Hope’s Door shelter and hotline are always open and staffed, regardless of a global pandemic. But in March, just as the coronavirus curve in New York was on the rise, Hope’s Door’s administrators made the difficult decision to close the office and send our staff home to work remotely, taking inspiration from Governor Cuomo’s NYS PAUSE. For victims of domestic violence, however, there often is no pause in their need for help.
A few days into the NYS PAUSE, one Hope’s Door counseling client called their counselor in a clear panic. A dire situation had arisen from an argument with their partner, causing police involvement. The client was in immediate need of an Order of Protection. The client’s counselor, Jessica Beladino, and the Hope’s Door Legal Center Paralegal, Brittany Miraldi, worked together remotely, yet quickly and effectively, through emails and phone calls to ensure they addressed the client’s safety needs.
The courts in Westchester were scrambling to adjust protocol to fit a new virtual world. “In the legal profession, our work is most often done face to face. It is extremely difficult to advise someone over the phone, especially without being able to review any documentation in the case, such as text messages, photos or previous orders,” explains Miraldi. She adds, “Not only was the process unfamiliar to the client, but it was also unfamiliar to our legal team. Though we typically do this work daily, everything had changed overnight. We did not know if or how they would hear the case in the courthouse. We did not even know if the client would be able to go to the court to receive her Order of Protection, but we persevered.”
Miraldi believes that collaboration between departments at Hope’s Door is critical to the safety, independence and healing of our clients. “Community Services Counselor Beladino knew the intricacies of the case, like the abuser’s patterns and tactics, the client’s safety concerns in the home, and the reasons she needed to get an Order of Protection.” Beladino was able to connect with the client and provide them emotional support during the process, while also helping the legal team to understand clearly the specifics of the case.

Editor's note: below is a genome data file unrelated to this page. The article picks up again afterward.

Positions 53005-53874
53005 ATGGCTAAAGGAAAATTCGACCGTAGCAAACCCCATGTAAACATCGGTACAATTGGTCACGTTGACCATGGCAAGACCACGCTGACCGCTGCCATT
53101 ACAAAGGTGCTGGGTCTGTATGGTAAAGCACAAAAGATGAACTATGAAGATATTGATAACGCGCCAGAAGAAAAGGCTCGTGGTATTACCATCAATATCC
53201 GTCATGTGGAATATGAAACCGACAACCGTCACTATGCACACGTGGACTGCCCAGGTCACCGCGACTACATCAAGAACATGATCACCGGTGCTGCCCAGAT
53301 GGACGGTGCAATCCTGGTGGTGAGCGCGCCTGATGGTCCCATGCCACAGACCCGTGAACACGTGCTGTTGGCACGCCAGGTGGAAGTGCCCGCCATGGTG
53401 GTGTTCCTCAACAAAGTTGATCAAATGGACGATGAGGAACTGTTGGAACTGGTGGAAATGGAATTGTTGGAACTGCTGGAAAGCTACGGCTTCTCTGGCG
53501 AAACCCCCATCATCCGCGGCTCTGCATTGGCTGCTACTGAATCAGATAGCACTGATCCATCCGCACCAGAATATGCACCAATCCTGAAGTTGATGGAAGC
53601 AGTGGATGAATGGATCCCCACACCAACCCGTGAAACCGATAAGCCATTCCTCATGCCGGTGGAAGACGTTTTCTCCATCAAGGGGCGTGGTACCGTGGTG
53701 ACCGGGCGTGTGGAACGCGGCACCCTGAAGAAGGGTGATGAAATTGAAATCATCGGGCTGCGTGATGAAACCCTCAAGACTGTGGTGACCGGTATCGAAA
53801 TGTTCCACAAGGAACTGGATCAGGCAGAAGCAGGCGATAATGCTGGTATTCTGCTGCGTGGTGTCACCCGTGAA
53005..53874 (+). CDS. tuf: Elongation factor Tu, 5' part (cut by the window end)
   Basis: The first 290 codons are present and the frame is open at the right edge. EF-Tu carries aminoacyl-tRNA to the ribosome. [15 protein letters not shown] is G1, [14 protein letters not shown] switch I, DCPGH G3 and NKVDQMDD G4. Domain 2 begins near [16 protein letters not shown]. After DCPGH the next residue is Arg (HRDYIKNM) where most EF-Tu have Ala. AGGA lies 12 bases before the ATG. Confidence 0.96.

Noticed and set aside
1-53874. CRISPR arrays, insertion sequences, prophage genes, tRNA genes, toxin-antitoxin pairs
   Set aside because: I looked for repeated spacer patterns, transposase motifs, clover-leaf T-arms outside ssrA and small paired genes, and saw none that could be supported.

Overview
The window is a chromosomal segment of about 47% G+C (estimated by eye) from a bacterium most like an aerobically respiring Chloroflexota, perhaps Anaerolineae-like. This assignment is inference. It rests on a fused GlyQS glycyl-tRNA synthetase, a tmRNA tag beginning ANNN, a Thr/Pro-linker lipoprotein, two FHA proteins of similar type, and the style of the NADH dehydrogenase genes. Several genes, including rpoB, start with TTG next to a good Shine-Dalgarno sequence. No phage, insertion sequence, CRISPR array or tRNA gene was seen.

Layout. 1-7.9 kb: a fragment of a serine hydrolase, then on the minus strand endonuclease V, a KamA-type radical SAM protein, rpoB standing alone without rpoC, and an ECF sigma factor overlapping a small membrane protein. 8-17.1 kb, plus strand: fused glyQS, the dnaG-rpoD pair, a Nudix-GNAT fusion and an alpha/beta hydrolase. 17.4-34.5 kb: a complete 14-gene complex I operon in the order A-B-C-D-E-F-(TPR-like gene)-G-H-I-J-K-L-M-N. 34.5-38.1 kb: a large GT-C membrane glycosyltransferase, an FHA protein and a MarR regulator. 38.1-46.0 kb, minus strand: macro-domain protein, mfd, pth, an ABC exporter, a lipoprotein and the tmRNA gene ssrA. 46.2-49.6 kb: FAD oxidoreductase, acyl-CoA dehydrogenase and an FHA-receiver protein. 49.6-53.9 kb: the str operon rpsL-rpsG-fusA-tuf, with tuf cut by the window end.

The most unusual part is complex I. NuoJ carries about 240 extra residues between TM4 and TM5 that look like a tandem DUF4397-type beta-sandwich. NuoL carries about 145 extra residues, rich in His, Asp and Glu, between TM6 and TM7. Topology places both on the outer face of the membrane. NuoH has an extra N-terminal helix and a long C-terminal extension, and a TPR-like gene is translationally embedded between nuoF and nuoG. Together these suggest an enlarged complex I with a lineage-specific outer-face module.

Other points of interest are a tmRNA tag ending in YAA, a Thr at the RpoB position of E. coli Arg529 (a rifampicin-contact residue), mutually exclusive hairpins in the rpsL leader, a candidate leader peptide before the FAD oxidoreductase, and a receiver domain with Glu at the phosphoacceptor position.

“In situations like this, where you are dealing with people whose whole life has been turned upside down, you really want to look them in the eye, hold their hand, and convince them that they are not alone. Because of the pandemic, that connection might have been lost in this case. The expert collaboration between Community Services and The Legal Center mitigated the loss of personal interaction and helped the client to understand that they were still supported and that we, as a team, were going to do everything we could to ensure their safety,” says Director of Community Services, Janmarie Brown.
With the steadfast virtual assistance from Hope’s Door, the client obtained an Order of Protection in a matter of hours. The Respondent was served, and removed from the home the same day. In the days and weeks after they received the order, Hope’s Door counseling and legal staff remained in contact with the client, answering all their questions and addressing their concerns. Days later, Beladino received this email from the client, “Thank you for the support and guidance! You have empowered me.”
Hope’s Door will continue to collaborate to serve the community virtually, lending support, giving legal information and advice, and assisting victims of domestic violence during this difficult time. If you or someone you know is in need of help, please call our free and confidential, bilingual hotline at 888-438-8700.